“Sport finds itself in the middle of that collision. It becomes, effectively, a question of how various priorities are balanced. Those priorities are inclusion, fairness and, in some sports, safety.”

Controversial drugs

The use of testosterone-lowering drugs is also controversial, particularly in the case of DSD athletes, because of the negative side effects of the drugs needed to achieve these reductions.

transgender dsd semenya

Caster Semenya has spoken brutally and candidly about the humiliations she has endured in her fight to be accepted as a female athlete. (Photo: Anton Geyser / Gallo Images)

In 2022, Semenya spoke harrowingly of how the drugs affected her physical and mental wellbeing in a candid interview with the Telegraph website. 

“It made me sick, made me gain weight, panic attacks, I don’t know if I was going to have a heart attack,” Semenya said. “It’s like stabbing yourself with a knife every day. But I had no choice.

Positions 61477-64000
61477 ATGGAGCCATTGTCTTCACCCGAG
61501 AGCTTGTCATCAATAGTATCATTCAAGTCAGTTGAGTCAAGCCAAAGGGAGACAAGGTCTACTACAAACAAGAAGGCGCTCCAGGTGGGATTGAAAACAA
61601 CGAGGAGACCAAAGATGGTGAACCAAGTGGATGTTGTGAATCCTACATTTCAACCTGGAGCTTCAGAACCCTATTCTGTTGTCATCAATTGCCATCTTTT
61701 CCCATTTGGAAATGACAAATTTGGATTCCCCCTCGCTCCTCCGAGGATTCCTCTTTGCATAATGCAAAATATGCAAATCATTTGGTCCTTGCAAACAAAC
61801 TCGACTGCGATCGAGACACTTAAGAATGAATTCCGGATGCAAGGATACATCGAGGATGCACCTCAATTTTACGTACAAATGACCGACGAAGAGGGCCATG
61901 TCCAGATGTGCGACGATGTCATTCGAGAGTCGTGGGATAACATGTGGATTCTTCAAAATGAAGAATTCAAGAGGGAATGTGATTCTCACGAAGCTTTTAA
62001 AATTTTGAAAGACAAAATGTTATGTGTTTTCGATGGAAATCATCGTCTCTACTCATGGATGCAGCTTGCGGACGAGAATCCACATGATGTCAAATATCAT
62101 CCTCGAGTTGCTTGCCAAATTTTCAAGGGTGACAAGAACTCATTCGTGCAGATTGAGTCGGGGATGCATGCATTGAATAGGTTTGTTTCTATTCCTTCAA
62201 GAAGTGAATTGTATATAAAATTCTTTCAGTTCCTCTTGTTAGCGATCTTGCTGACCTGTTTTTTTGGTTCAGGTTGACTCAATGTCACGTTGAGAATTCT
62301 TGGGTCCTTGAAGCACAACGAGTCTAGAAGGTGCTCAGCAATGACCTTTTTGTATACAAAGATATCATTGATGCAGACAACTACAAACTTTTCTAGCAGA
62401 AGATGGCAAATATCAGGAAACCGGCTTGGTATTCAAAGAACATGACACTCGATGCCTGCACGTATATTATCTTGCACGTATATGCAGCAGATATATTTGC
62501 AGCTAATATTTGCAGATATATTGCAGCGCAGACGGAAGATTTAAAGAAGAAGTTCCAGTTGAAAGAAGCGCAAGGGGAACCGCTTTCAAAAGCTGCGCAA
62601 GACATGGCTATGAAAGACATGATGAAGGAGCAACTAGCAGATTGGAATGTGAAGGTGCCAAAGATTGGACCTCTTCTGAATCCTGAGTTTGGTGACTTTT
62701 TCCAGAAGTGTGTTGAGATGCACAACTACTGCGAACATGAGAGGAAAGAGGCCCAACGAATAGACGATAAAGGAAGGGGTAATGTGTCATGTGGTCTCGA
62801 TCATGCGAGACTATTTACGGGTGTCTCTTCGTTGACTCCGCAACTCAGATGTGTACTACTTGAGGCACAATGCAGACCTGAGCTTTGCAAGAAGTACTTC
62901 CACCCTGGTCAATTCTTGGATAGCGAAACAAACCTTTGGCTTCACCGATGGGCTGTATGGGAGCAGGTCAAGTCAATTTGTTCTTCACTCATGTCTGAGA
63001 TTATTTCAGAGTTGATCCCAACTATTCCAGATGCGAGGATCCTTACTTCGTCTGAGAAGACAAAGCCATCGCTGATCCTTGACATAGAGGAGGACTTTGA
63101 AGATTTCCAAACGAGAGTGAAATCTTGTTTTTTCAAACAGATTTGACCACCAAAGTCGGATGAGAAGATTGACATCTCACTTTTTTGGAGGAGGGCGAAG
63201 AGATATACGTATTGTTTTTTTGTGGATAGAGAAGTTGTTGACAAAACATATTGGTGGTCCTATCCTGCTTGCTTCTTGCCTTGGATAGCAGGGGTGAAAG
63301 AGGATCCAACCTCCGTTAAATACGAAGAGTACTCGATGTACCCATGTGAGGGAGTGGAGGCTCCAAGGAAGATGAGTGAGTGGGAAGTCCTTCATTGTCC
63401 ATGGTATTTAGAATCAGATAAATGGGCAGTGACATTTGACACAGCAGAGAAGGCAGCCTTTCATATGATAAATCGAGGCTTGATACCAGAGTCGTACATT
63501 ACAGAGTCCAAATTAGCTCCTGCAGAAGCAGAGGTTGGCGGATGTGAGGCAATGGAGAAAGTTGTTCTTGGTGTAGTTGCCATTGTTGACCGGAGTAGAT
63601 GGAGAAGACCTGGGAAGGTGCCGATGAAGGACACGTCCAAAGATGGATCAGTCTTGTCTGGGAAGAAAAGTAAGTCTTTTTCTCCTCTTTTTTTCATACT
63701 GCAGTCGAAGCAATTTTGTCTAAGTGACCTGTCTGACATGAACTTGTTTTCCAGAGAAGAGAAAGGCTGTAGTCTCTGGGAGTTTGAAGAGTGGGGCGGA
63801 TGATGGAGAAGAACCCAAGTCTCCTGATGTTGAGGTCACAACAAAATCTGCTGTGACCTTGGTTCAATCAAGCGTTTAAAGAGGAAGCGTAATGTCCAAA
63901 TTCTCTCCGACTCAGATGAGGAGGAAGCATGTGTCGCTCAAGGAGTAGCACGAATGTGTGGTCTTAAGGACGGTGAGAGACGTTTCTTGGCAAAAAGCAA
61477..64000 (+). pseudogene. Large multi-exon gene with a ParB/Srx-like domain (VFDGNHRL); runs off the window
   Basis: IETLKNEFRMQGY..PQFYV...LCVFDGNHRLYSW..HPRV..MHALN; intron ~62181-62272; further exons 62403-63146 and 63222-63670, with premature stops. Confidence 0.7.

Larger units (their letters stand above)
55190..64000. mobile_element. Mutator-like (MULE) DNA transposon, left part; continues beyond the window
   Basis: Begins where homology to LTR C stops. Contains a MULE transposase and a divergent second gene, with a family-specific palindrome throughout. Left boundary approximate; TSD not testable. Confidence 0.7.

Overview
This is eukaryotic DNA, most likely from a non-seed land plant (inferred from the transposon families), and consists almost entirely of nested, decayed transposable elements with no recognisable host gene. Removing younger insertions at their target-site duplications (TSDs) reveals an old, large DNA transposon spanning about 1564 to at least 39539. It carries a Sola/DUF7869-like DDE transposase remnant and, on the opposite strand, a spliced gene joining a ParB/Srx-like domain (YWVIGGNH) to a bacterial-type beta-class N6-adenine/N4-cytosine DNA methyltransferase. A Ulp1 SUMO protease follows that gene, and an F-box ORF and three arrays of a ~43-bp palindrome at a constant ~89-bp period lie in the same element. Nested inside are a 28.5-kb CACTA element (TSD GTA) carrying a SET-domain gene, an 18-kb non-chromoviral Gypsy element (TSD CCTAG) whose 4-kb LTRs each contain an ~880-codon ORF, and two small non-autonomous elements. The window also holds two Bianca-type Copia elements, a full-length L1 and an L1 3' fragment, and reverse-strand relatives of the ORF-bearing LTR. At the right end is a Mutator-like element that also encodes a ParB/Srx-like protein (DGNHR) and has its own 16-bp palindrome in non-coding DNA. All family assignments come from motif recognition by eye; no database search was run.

“I’m 18, I want to run, I want to make it to [the] Olympics, that’s the only option for me. But I had to make it work.”

And as more data are gathered, the effectiveness of the testosterone-suppressing drugs, in terms of negating the earlier benefits of male puberty, is increasingly questionable.

“All the studies that do exist strongly suggest a retained advantage that makes the testosterone suppression policy ineffective at achieving its objective of fairness,” Tucker wrote in Daily Maverick.

“A dozen such studies have found that strength, muscle mass, and muscle volume decrease by between 5% and 10% when testosterone is lowered.

“Given that the original male vs female difference is between 30% and 50%, the implication is that a significant part of the original advantage remains when trans women are compared to a matched group of biological females.

“There is one study suggesting that male endurance advantages in distance runners are removed entirely, which might allow some sports to balance inclusion and fairness, but for sports where mass, size, strength, power and speed matter, the evidence all points one way, in the direction of retained advantage and the necessity of a prioritisation of those imperatives.” DM